A revised catalogue of cattle DNA highlights genes linked to important livestock characteristics.
Scientists have created a detailed library of genes in cattle, in a development that aids understanding of key inherited traits linked to animal health and productivity.
The results include insight into a range of genes and their influence on tissues and cell types, underscoring the genetic basis of 45 key traits including fertility, milk production and growth.
Better understanding of the genetics underlying complex traits will support scientific research and enable selective breeding in the livestock production industry.
Researchers built the genome atlas using samples from almost 100 tissue and cell types, from which they detailed the sequence of more than 700 sections of genetic code.
The atlas may be used to add novel insight to genetic analysis of individuals or populations, pinpointing relevant tissues and cell types for traits of interest.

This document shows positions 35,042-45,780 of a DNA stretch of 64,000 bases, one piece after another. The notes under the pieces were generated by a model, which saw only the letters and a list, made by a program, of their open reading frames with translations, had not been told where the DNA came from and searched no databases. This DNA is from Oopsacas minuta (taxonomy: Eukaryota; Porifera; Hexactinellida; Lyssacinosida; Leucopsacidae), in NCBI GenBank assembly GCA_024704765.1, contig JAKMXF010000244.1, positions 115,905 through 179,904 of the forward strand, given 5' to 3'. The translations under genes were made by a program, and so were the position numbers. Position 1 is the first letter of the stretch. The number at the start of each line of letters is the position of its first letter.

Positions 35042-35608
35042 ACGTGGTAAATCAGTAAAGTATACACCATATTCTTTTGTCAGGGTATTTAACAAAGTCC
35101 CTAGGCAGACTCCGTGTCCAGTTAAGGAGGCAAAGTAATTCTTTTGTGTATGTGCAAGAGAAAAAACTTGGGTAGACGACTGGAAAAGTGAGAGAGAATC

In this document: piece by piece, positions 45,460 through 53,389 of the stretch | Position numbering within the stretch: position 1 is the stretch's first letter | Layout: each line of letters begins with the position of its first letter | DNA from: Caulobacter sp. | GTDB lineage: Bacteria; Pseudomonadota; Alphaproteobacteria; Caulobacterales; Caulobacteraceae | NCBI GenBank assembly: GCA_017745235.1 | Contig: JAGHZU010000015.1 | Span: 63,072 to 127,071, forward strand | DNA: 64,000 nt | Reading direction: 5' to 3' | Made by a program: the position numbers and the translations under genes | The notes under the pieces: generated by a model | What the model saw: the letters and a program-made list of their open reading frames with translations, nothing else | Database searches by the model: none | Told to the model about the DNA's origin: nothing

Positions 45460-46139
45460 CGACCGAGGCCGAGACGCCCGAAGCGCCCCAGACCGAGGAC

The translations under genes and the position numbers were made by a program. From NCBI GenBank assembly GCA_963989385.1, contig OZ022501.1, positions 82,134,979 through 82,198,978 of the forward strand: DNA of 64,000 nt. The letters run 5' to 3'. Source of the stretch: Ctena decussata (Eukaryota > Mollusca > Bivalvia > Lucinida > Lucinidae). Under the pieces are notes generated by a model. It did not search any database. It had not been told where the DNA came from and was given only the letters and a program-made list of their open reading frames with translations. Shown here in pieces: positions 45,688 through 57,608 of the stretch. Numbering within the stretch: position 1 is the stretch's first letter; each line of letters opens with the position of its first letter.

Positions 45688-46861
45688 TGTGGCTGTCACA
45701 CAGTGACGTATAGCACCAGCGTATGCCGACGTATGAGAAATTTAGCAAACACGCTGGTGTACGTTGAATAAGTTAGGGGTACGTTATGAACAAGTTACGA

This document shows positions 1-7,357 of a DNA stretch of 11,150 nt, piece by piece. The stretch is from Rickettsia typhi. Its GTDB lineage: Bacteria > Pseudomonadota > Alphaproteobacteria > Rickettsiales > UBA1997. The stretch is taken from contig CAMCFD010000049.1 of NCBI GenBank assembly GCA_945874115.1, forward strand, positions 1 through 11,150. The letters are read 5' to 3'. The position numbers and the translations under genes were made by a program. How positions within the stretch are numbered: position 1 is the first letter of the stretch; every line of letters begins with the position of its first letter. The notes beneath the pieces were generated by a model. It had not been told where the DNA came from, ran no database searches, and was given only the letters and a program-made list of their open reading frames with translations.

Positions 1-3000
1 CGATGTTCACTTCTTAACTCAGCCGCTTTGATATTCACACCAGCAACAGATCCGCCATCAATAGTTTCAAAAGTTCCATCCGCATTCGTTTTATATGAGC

The findings will also enable researchers to better anticipate cattle’s likely response to changing environments and to domestication.
The reference work builds on a gene expression atlas from a decade ago, which was based on the genetic code of a single cow. The latest atlas uses a detailed approach to describing the genetic material, enabling researchers to examine more genes than before.
Researchers from the Roslin Institute carried out the work in collaboration with the US Department of Agriculture, the University of Maryland, the University of Edinburgh, and China Agricultural University. Their study is published in Genome Research.
“We hope this gene atlas can be a go-to source for gene-based improvement in livestock. We believe that other scientists and the cattle industry will find the atlas useful for understanding the biological and genetic basis of agronomic traits, to deliver benefits in breeding selection.”Professor Albert Tenesa, Personal chair of Quantitative Genetics, the Roslin Institute
“This is the largest public collection of bovine genes in an atlas to date. It will function as an example for ongoing genome annotation efforts in domesticated animals.”Dr George Liu, Research Biologist, Agricultural Research Service, US Department of Agriculture
** The Roslin Institute receives strategic investment funding from the Biotechnology and Biological Sciences Research Council and it is part of the University of Edinburgh’s Royal (Dick) School of Veterinary Studies. **